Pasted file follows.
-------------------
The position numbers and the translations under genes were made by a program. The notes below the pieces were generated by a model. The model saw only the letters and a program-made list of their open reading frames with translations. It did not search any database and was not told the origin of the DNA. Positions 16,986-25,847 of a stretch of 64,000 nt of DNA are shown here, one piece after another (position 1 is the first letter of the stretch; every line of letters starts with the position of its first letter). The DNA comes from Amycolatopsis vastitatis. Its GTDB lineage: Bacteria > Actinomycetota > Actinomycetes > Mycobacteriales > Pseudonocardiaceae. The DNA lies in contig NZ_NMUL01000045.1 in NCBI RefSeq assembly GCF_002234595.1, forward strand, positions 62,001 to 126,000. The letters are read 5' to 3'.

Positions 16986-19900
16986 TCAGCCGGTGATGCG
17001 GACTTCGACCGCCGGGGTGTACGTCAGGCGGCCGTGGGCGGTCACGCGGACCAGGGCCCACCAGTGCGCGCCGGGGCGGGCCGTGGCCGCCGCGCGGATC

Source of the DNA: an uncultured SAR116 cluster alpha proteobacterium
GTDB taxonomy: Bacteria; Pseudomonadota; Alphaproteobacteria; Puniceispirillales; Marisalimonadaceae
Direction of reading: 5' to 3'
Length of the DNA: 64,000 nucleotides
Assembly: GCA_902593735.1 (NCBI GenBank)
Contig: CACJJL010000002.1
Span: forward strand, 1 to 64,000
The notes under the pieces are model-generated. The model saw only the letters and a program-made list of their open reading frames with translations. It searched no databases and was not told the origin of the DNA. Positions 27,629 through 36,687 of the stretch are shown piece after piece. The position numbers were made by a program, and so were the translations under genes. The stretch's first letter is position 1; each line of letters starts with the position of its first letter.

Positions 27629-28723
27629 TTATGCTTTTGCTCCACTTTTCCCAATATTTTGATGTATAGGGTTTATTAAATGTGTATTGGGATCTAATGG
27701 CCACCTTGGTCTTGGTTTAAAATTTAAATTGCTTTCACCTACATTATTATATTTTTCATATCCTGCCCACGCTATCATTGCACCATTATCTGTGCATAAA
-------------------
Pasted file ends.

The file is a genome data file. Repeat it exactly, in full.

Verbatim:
The position numbers and the translations under genes were made by a program. The notes below the pieces were generated by a model. The model saw only the letters and a program-made list of their open reading frames with translations. It did not search any database and was not told the origin of the DNA. Positions 16,986-25,847 of a stretch of 64,000 nt of DNA are shown here, one piece after another (position 1 is the first letter of the stretch; every line of letters starts with the position of its first letter). The DNA comes from Amycolatopsis vastitatis. Its GTDB lineage: Bacteria > Actinomycetota > Actinomycetes > Mycobacteriales > Pseudonocardiaceae. The DNA lies in contig NZ_NMUL01000045.1 in NCBI RefSeq assembly GCF_002234595.1, forward strand, positions 62,001 to 126,000. The letters are read 5' to 3'.

Positions 16986-19900
16986 TCAGCCGGTGATGCG
17001 GACTTCGACCGCCGGGGTGTACGTCAGGCGGCCGTGGGCGGTCACGCGGACCAGGGCCCACCAGTGCGCGCCGGGGCGGGCCGTGGCCGCCGCGCGGATC

Source of the DNA: an uncultured SAR116 cluster alpha proteobacterium
GTDB taxonomy: Bacteria; Pseudomonadota; Alphaproteobacteria; Puniceispirillales; Marisalimonadaceae
Direction of reading: 5' to 3'
Length of the DNA: 64,000 nucleotides
Assembly: GCA_902593735.1 (NCBI GenBank)
Contig: CACJJL010000002.1
Span: forward strand, 1 to 64,000
The notes under the pieces are model-generated. The model saw only the letters and a program-made list of their open reading frames with translations. It searched no databases and was not told the origin of the DNA. Positions 27,629 through 36,687 of the stretch are shown piece after piece. The position numbers were made by a program, and so were the translations under genes. The stretch's first letter is position 1; each line of letters starts with the position of its first letter.

Positions 27629-28723
27629 TTATGCTTTTGCTCCACTTTTCCCAATATTTTGATGTATAGGGTTTATTAAATGTGTATTGGGATCTAATGG
27701 CCACCTTGGTCTTGGTTTAAAATTTAAATTGCTTTCACCTACATTATTATATTTTTCATATCCTGCCCACGCTATCATTGCACCATTATCTGTGCATAAA